No Exclusion for Louisiana Sales Tax on Rental Equipment for Repair Parts and Materials
In La. Rev. Rul. No 13-003, the Louisiana Department of Revenue addressed the question of whether parts and materials purchased by equipment lease or rental dealers to repair and maintain their lease or rental equipment are excluded from the payment of sales tax. The Ruling concludes that the exclusion was not applicable, and repair parts or materials are subject to the Louisiana Sales Tax.
Louisiana statutory law provides an exclusion from sales tax for items of tangible personal property which are sold for the purpose of lease or rental. The statutory language states in pertinent part that a “retail sale” for purposes of “state sales and use taxes imposed on transactions involving the lease or rental of tangible personal property… means a sale to a consumer or to any other person for any purpose other than for resale as tangible personal property or for lease or rental in an arm’s length transaction in the form of tangible personal property, and shall mean and include all such transactions as the secretary, upon investigation, finds to be in lieu of sales; provided that sales for resale or for lease or rental in an arm’s length transaction must be made in strict compliance with the rules and regulations.” La. R.S. 47:301(10)(a)(iii). Tangible personal property means “personal property which may be seen, weighed, measured, felt or touched, or is any other manner perceptible to the senses.” La. R.S. 47:301(16)(a).
Labor and Materials are Not Divisible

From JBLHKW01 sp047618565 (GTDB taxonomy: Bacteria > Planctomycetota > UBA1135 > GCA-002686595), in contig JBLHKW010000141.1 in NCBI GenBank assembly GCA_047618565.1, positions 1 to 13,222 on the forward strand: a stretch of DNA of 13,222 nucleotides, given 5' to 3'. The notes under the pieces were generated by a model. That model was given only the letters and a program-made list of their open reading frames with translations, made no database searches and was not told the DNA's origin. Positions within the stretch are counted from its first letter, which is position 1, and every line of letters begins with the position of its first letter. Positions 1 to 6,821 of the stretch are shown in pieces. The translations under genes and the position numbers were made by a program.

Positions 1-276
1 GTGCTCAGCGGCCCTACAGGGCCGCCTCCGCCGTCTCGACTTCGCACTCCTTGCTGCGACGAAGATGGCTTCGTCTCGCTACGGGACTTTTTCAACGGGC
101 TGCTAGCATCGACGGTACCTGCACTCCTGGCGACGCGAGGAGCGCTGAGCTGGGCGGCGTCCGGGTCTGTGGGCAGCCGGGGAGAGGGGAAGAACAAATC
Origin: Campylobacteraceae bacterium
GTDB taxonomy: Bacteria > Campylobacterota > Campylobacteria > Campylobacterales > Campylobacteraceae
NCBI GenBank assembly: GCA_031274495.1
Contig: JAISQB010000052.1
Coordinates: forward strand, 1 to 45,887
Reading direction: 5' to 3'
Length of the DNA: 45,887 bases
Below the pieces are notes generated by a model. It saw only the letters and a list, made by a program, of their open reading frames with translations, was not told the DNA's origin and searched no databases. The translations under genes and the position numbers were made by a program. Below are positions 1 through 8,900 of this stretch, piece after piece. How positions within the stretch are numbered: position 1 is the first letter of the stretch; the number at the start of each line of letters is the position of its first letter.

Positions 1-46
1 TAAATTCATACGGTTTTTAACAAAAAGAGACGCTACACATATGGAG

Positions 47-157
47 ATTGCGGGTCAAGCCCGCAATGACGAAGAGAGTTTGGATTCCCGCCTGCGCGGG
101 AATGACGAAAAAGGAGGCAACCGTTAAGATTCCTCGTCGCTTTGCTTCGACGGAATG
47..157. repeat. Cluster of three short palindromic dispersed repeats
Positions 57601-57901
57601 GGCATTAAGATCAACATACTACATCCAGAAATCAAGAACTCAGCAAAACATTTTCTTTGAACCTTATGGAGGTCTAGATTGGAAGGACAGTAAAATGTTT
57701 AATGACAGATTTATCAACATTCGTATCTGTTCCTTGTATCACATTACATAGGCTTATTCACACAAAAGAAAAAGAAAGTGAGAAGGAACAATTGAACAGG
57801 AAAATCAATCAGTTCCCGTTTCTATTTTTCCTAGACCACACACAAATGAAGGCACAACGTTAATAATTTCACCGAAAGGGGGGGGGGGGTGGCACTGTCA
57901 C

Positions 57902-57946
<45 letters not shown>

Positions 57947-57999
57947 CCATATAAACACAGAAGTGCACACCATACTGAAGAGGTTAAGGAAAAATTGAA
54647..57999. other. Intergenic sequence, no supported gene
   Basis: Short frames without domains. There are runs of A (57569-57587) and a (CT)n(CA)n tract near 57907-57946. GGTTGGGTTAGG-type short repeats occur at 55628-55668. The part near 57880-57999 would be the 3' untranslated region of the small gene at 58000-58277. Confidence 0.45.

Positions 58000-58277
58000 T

In reaching this decision, the Louisiana Department of Revenue relied on International Paper Company v. East Feliciana School Board, 2002-0648 (La. App. 1 Cir. 3/28/03), 850 So.2d 717, writ denied, 2003-1190 (La. 6/20/03), 847 So.2d 1235. In that case, the Court addressed whether parts/materials for a machinery repair performed in East Feliciana Parish and delivered back to a paper mill in Alabama qualified for the exclusion for Louisiana sales tax on rental equipment. The petitioner stipulated to taxation for the labor/service component of the repair. Ultimately, the Court reasoned that labor and materials are not divisible. The furnishing of new parts was incidental to and a part of the repair. As such, regardless of whether such items are purchased and installed by the owner of the lease or rental equipment or installed as a repair service which is separately billed by a third party, repair parts and materials for lease or rental equipment do not qualify for the sales tax exclusion.
Thus, when business owners are evaluating the terms of their lease agreement for rental equipment, they should be aware of and plan for the tax implications for the repair of that equipment. When it comes to repair parts and materials, you will not be excluded from Louisiana sales tax on rental equipment.
Allen & Gooch is providing this legal update for informational purposes only. This article should not be construed as legal advice or a legal opinion as to any specific facts or circumstances. You should consult your own attorney concerning your particular situation and any specific legal questions you may have.